More news, or the same news spread more thinly? That is the question ABC watchers are asking about the new 24-hour news service.

Jonathan Holmes of Media Watch recently expressed the opinion that serving the needs of a 24-hour news channel would actually make it harder, not easier, for the ABC to break news because of the pressure to file more, and more often.

“Many at the front-line of ABC journalism are frankly dubious that it can be done, without jeopardising the quality of current output,” he said.

And now from inside Auntie, we have a poignant, even funny, illustration of just what the challenges will be. Crikey has received an internal memo addressed to ABC news crews serving the 24-hour news channel.


Dated May 13, the memo contains “ideas for versatile story-telling while news gathering”, with the idea of getting more product from the news crews with minimum additional production effort.

Or, as the memo puts it:

“[These ideas are] intended to prompt a greater range of content for broadcast without slowing you down as you report from location. They may also allow you to file something quickly and then get on with your main piece without any early edits or live shots commitments.”

The first idea concerns ‘walk-and-talk’, which, the memo enthuses:

“…can set the scene and establish the ABC’s presence. The objective is to not just tell the story but show and tell it. On the scene of a flood or a fire, a major accident, a protest or a murder scene, a useful approach can be to pick three talking points within the range of a camera pan — whether the camera operator is shooting off sticks or their shoulder. By picking three key things to refer to and guiding the audience between them, you’ll find it very easy to talk to the pictures in sequence without any scripting or editing required. Make the description conversational and for each of the three elements, speak for 30-40 seconds.

You’ll end up producing a dynamic 1:30-2:00 television report ready to go.

…If filed early in your time on location, it establishes the ABC’s presence and allows the reporting team to be freed up to go and gather elements for the main edited package later in the day.”

And for those stories where the walk-and-talk is not appropriate, there is always the ‘rant’.

“On stories where the visuals or the scene are less compelling — like a court story, an inquiry or a summit — record an even simpler ‘rant’ whenever you have down time as you wait for the event to conclude or immediately after the crucial breaking news moment.

A rant or an ‘as-live’ is a recorded report delivered to camera like a live shot detailing the key points. It is a perfect substitute for a live when a link isn’t available and pictures can be edited over it back at base to make it more visual. As journalists and producers, we often over-estimate the value of the ‘live’ in the corner of the screen … a rant is an excellent way to tell news quickly.

Like a walk and talk, a rant often injects energy and currency into a bulletin. Once filed, it frees up the team to go and gather elements for the main piece of the day and it is always an excellent final report from a scene summarising the situation before the reporting team departs. In at least a minute, outline the key points of the story and describe the scene. You can often include a timeline of the history of the case or event or foreshadow what might emerge over the hours to come. By restricting your thoughts to a limited number of key points, you’ll find these easy to deliver without a script.”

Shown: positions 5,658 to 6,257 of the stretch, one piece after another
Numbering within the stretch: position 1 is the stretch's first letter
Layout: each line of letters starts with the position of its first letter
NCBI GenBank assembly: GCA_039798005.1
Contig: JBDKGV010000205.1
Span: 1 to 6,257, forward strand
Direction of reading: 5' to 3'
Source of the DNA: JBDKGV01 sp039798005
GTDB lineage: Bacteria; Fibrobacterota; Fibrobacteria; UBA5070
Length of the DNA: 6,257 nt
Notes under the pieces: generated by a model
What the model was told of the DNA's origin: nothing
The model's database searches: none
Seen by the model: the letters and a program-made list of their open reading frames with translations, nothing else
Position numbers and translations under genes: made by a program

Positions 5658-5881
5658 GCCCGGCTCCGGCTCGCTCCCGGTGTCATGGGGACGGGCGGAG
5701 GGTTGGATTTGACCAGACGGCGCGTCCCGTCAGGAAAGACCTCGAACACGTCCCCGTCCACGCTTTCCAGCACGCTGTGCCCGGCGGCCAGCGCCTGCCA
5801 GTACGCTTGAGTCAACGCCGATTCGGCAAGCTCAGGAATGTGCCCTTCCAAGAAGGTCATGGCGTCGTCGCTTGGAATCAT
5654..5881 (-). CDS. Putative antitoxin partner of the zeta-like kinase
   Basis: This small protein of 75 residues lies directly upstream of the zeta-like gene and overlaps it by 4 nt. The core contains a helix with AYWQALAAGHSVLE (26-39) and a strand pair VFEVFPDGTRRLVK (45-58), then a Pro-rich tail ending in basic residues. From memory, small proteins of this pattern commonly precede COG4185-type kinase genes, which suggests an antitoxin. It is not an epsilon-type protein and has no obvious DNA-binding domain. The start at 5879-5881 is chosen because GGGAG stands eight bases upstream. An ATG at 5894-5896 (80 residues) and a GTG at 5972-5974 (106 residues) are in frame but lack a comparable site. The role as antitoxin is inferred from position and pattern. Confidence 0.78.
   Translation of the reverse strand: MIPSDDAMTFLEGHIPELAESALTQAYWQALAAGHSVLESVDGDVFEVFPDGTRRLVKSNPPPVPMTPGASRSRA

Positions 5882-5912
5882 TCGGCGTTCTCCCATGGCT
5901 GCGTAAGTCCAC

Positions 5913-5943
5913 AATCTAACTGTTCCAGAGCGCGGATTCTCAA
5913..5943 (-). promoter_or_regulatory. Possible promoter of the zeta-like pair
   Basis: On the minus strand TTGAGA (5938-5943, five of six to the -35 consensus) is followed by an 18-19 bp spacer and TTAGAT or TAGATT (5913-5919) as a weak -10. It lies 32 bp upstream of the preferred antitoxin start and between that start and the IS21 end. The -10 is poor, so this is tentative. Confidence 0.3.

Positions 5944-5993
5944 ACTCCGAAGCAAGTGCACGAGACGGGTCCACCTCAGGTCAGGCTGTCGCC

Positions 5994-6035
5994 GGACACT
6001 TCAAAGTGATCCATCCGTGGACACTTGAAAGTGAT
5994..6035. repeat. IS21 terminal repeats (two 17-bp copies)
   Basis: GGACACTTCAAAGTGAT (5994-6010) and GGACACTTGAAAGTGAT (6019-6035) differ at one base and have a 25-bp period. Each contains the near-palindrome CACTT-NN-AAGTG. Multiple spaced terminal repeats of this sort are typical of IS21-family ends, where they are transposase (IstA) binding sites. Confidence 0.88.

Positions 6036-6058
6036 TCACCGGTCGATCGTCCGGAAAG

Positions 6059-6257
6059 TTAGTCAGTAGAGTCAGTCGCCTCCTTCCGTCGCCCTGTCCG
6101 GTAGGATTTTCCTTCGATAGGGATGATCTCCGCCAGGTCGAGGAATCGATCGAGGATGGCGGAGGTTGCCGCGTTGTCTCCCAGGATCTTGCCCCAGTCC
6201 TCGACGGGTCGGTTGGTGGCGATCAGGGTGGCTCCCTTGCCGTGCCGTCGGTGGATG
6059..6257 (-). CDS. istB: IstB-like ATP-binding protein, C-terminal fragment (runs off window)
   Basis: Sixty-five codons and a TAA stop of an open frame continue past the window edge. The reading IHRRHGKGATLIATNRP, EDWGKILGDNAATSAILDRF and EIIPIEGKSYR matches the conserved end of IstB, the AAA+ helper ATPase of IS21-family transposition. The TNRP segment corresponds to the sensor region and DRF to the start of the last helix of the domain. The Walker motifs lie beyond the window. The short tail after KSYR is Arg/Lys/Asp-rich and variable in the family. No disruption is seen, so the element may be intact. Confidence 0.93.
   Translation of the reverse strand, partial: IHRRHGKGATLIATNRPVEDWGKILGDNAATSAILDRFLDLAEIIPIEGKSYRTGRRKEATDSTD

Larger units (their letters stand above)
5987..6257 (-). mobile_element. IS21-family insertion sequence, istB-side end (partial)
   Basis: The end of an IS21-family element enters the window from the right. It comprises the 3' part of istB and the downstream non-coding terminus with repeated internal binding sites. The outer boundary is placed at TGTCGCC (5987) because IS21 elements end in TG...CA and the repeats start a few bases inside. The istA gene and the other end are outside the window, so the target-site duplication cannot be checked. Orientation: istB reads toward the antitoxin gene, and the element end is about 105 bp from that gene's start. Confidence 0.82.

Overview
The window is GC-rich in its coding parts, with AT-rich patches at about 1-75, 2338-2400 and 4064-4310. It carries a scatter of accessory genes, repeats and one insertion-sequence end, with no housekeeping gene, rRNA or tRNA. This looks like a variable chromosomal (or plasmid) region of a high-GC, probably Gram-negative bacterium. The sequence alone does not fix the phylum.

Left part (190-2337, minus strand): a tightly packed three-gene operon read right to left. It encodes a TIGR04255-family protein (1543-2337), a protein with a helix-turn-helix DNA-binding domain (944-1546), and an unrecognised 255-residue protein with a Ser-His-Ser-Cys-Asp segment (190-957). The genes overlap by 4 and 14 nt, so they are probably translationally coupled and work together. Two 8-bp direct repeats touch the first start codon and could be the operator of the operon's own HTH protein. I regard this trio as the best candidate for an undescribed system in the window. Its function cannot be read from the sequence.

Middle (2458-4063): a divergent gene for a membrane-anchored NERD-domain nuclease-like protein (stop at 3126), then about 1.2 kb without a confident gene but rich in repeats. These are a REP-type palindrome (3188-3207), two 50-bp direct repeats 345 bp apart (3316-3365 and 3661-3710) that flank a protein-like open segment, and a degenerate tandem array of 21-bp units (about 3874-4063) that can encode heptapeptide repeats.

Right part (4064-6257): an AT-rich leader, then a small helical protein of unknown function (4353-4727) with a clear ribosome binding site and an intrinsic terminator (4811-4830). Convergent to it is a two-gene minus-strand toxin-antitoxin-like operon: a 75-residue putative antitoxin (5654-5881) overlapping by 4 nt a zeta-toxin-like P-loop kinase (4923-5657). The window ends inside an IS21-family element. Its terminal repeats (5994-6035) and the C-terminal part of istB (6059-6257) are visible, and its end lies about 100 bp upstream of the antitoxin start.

Then there is another hard hitting technique — ‘toss to a grab’.

“For both walk and talks and rants, an effective way to add value or context without having to edit a package on location is by tossing to a relevant grab from a related interview or a press conference.

If your talent has moved on, summarise what they’ve said and throw to a grab. Just leave a pause — give a brief description of what producers need to edit in — and then pick up. The production team can edit it together back on base. Keep the sequence simple so the edit is obvious and you don’t have to spend any time explaining its construction.”

Then there is the slicing and dicing of content for many different modes of delivery.

“Have you ever interviewed someone for a news story and thought the person was worth more than the 15-second bite you used for the package?

If you know you are interviewing someone interesting or central to the story, shoot the interview in such a way that it can be run as a longer stand-alone cut.

ABC News 24 will almost always give these extended cuts of good interviews a run. It’s a way to file some content that can sustain the coverage allowing the newsgathering team to get on and file its main piece.”

There is more besides. Read the whole memo here.

While many of these are standard broadcast story-telling techniques, they give an insight into what it is like these days for ABC on-location news crews, expected to arrive and file immediately and continuously for a never-ending hungry beast.

And it sheds light on why it can be so difficult, these days, for reporters — not only on the ABC but elsewhere as well — to do any more than cover the field in a once over lightly fashion, rather than spending the time necessary to break fresh news.

I happen to be of the view that the ABC has little choice but to enter into 24-hour news if it is to remain relevant. But reading this memo, it is hard to escape the view that amid the pressure and the immediacy, something valuable may be lost.

It would be nice to think that somewhere in the bowels of the organisation, measures are being taken to ensure that as well as covering the field, some reporters have the capacity to dig down into the dirt.

Sadly, I suspect it isn’t so.

Peter Fray

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Peter Fray
Editor-in-chief of Crikey